The paintings had previously been attributed to the Renaissance artist's students.
Two works by a Renaissance master have been hiding in plain sight within the Vatican for almost 500 years. The discovery of the paintings’ true origin was made when a restoration of a Vatican room designed by Raphael revealed that two allegorical figures, which had been attributed to the great artist’s students, were actually executed by Raphael himself.
According to an article at hyperallergenic.com, the frescoes in the Vatican Museum’s Hall of Constantine have never received as much attention as those in the museum’s other Raphael rooms, because they were thought to have been completed by the artist’s workshop after Raphael’s untimely death at the age of 37 in 1520.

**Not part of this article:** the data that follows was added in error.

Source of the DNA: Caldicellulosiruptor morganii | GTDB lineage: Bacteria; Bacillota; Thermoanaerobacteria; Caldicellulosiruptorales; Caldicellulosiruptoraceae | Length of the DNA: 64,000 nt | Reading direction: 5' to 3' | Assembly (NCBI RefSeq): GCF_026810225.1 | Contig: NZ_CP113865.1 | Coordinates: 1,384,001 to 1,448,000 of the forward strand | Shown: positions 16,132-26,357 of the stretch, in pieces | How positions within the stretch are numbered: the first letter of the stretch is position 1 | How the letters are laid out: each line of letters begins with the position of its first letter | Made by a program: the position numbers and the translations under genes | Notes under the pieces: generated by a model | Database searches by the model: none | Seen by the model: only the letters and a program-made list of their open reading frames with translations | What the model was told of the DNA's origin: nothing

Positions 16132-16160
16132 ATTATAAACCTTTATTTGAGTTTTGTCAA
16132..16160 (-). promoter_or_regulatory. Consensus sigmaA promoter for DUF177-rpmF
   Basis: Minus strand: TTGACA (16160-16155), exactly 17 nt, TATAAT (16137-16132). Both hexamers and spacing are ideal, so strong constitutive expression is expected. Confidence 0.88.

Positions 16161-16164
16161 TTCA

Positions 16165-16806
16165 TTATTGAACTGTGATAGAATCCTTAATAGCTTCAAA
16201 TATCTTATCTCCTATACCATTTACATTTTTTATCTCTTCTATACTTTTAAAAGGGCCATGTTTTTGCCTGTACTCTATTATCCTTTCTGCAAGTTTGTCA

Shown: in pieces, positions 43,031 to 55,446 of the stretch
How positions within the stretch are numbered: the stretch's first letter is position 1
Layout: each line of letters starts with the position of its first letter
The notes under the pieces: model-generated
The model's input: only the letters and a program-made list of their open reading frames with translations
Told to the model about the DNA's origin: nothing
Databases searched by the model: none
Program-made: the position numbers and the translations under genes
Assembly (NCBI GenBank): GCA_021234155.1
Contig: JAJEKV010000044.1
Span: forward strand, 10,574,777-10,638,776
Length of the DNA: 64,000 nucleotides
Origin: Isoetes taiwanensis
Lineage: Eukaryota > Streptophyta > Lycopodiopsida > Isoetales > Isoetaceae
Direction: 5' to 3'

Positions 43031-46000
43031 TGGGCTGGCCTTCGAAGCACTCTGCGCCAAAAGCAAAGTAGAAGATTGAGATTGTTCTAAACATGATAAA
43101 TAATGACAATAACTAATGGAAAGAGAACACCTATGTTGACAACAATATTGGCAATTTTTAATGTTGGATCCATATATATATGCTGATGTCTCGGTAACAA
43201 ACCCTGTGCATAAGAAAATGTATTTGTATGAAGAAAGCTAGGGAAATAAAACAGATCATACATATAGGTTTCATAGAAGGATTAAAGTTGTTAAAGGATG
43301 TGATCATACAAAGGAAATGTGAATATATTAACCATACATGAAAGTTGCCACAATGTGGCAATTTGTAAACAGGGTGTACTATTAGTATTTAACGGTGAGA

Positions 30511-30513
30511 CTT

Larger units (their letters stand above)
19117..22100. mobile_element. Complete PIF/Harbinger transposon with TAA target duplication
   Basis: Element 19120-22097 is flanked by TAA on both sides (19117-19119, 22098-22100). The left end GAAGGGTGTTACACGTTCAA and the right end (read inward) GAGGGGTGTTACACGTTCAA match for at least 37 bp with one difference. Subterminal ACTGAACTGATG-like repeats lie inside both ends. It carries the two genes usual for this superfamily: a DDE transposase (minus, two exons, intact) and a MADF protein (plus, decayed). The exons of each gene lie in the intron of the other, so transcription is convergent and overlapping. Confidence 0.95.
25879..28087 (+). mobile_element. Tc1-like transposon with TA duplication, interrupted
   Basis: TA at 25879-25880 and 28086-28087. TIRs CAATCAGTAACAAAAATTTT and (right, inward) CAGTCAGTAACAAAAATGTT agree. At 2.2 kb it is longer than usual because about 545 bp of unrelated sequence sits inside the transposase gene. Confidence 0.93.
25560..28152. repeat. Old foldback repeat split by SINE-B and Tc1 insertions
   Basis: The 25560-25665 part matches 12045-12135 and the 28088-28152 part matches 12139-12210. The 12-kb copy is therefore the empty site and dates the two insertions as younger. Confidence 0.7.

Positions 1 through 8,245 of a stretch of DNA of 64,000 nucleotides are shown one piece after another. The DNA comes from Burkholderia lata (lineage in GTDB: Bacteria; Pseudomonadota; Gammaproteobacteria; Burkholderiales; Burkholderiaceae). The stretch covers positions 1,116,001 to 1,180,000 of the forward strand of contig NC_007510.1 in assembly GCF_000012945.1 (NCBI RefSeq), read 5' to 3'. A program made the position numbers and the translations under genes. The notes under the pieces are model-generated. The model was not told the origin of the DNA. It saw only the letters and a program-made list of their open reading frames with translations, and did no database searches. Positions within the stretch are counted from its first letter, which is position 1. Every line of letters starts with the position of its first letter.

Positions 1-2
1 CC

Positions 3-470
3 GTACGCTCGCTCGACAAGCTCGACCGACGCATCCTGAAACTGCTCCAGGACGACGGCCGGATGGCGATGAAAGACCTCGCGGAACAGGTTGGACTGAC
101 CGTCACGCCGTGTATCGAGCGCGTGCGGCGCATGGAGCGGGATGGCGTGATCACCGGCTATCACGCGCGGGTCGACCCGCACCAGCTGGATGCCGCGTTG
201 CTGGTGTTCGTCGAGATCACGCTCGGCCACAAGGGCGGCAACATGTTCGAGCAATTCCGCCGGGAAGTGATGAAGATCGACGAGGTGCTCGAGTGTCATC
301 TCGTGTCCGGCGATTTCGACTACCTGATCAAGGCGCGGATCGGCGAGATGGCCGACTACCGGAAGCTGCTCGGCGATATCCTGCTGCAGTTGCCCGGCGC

Recent restorations showed that two figures in the fresco “are of a much higher quality than what’s around them,” according to art historian Arnold Nesselrath.
The first, wearing a blue gown, and seated to the left of a portrait of Clement I, represents “Friendship,” and the other figure, representing “Justice,” holds a scale amidst a fresco of emperor Constantine receiving the word that he would emerge victorious from his forthcoming battle.
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